We Shall Overcome: The Band’s Story of Perseverance


Photo courtesy of Jonny Kilmer

Katie Pierce

For the LFHS Band, August 31 2018 will be forever be known by many names.  The Tragedy of 2018. The Hawaiian Hurricane. Whatever its name may be, August 31 2018 will go down in history as one of the most extraordinary nights in band history. Let’s start from the beginning.

At approximately 5 p.m., the band was seated and ready to warm up for the first game of the season. We had worked hard on our music with a record low number of band members (87 total), and also were about to tackle the impossible task: marching in a formation. Yes, band alumni, a formation.

Granted, this formation was far from anything that college and intense high school bands execute, but it was a formation nonetheless. And it looked good. With the smaller band and careful practice, we were ready to show people that we’re better than one wimpy arc.

At approximately 6 p.m., after running our music and formations multiple times successfully on the field, Jimmy Johns was served to our dedicated entourage. Per usual, percussion ate early and left early to pack the percussion truck.  All band members were fed and ready on the busses by 6:30, and the busses pulled away like normal.

But the truck did not. It didn’t turn on.

Frantically, percussion members unloaded about half of their equipment while senior euphonium player Justin Bower jump started the truck with his car. We were slated to perform NFL on Fox at 7:10 pm. We were still waiting for the truck battery to charge at 6:45.

While the truck itself started, the lift for the equipment would not raise, making it unsafe to drive the truck. With the help of wind players, percussion was able to load sousaphones, snares, sticks, quints, bass drums, cymbals, and other random percussion knicknacks into the back of all of the busses. Things that did not fit went into random members’ cars. We left at 7 p.m.

Upon arriving at West Campus, we discovered that we had missed NFL on Fox and were running late for pregame. Cars rolled in with equipment, wind players dispersed to either side of the field, and the podium was moved and ready.

Despite the chaos, pregame featured every single band member playing with full potential despite having arrived only minutes in time.

After moving a sea of parents out of the seats in the stands (we arrived too late to rope off our section of the stands), we took our place and blew away the crowd. It was the first time in my memory that the student section did our cheers with us (including our weird dances!), and that the cheerleaders danced to Sweet Caroline while we played and the student section sang along.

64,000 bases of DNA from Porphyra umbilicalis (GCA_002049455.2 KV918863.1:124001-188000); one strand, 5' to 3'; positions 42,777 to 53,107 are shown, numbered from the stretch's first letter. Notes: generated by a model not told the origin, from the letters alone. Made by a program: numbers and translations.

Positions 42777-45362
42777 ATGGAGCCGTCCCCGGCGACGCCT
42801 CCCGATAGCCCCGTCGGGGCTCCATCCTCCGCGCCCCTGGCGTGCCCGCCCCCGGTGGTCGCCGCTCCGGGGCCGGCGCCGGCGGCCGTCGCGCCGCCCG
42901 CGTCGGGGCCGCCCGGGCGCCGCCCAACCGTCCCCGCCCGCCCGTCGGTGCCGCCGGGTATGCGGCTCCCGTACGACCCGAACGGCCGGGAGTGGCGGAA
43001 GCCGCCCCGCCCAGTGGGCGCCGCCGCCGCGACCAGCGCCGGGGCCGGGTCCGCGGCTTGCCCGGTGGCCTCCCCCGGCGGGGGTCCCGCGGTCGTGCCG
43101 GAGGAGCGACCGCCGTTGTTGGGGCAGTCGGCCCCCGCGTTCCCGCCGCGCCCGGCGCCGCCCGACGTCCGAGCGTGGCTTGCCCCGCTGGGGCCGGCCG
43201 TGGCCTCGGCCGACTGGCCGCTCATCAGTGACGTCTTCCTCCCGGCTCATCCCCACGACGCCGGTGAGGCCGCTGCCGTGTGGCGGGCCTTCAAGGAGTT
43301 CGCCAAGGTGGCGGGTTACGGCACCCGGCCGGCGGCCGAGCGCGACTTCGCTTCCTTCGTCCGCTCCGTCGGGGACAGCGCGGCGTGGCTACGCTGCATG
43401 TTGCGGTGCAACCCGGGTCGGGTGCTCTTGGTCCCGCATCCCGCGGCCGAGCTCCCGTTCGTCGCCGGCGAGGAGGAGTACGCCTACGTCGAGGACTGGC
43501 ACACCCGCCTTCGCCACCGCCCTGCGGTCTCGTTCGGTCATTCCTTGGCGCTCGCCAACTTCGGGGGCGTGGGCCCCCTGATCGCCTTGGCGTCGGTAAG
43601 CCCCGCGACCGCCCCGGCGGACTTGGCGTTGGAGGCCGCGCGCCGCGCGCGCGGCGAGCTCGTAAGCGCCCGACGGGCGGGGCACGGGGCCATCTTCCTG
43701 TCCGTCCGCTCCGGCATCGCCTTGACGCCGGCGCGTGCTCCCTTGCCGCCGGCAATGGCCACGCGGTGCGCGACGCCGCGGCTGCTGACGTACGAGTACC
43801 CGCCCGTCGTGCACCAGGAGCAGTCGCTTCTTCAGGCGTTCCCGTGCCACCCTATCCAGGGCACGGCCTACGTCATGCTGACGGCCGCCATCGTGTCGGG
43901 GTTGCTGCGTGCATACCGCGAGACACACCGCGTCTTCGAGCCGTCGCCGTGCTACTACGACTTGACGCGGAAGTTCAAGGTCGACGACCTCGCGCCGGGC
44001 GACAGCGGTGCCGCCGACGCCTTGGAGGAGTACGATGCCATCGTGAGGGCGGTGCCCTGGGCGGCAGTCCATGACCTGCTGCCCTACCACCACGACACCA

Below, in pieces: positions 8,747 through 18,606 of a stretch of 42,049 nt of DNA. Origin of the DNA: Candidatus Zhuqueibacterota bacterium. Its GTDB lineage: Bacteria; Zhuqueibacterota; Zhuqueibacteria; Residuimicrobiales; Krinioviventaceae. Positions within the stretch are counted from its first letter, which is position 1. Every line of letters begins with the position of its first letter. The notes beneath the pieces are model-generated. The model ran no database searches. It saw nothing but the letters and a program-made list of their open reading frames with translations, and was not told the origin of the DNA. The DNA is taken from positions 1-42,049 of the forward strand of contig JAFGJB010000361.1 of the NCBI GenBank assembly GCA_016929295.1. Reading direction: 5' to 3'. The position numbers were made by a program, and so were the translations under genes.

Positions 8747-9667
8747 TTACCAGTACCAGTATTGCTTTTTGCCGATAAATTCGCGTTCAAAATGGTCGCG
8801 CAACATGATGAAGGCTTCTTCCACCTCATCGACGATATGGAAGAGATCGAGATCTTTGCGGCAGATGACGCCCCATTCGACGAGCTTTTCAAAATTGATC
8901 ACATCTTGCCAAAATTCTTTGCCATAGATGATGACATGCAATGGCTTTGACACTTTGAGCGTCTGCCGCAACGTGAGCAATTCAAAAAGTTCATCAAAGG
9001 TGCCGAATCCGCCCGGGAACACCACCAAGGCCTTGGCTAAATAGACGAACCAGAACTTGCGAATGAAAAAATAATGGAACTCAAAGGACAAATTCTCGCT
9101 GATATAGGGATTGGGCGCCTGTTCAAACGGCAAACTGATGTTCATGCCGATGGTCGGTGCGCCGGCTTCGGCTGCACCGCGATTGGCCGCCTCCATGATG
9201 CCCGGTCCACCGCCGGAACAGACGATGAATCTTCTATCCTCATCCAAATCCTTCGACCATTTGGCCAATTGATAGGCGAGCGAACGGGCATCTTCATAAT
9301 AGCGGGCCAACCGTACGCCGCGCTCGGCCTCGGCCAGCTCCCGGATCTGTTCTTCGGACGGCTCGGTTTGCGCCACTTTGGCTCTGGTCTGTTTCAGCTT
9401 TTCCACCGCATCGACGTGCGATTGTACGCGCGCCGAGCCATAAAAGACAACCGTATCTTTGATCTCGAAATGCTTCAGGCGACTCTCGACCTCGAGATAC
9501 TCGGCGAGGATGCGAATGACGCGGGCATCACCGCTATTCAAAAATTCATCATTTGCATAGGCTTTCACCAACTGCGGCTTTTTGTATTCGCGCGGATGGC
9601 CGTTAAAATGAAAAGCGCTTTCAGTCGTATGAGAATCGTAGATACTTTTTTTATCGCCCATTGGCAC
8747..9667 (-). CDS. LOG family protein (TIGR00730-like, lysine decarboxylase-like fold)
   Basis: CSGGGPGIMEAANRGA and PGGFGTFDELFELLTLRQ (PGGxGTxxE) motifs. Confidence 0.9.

Every band member and every student in the student section wore a lei in honor of Hawaiian night, the theme of the first game. The first two quarters flew by, and soon enough, it was time for halftime.

As we left the stands, we all felt something wet fall on our arms and heads. Rain. Not a lot, just a few drops. We looked off in the distance and saw lightning getting progressively closer and closer to the field. Nevertheless, the band took to the field and executed not only the formation, but the music impressively and cleanly.

It is fair to say that it was the best we’d looked in a long time.   As we headed back to the stands, the energy was high and the excitement through the roof.

As soon as the third quarter kicked off, we cheered a Scout Clap with Scout Nation. Suddenly, and to our complete horror, the rain returned. And it didn’t stop.

The band’s eyes widened, and as the rain came faster, we mobilized. Woodwinds and brass ran down the stairs not tripping or screaming, but just moving and laughing through the downpour.

The electric bass amp was hustled out of the stands, as was percussion, soaking wet and slow moving due to the weight of their instruments. A sousaphone was left in the stands, but soon retrieved. Mrs. Kessler grabbed everything that she could as fast as she could, and we ran for the buses.

Once on the buses, a roll of paper towels was passed around and valiant band members laughed and shook their heads at what had just happened. Any lost band members were found in the West Campus gym, and in between downpours, the busses took off.

The band left West Campus around 9:30 p.m. Three buses and a few cars carried soaked equipment, soaked instrumentalists, and a crazy story. One of the buses lost windshield wiper capabilities shortly after leaving West Campus, forcing the bus to pull over for a good twenty minutes before continuing on its route.

Upon returning to LFHS, instruments were laid out and dried off, some music was declared ruined, and students changed and attempted to dry off their soaked hair. That last endeavour was, for the most part, unsuccessful.

The remaining and not waterlogged leis were dismantled and made into a long garland that was run around the entire perimeter of the disastrously messy band room. Why? For no reason, really.

We all went home in shock, burdened with exhaustion, but also awestruck at how spectacular of a night it was. We not only put the marching back in marching band, but we dealt with the death of the percussion truck and a hurricane-like rainstorm.

At our first game, mind you. What are our freshmen to think? This will make them even more likely to commit themselves to this organization, this family of sorts.

And that, dear friends, is the legend of the Hawaiian Hurricane. Or the Tragedy of 2018. Or Night of Impossibles. Whatever you want to call it, it happened. And it will forever be remembered in the memories of all 87 band members who lived it.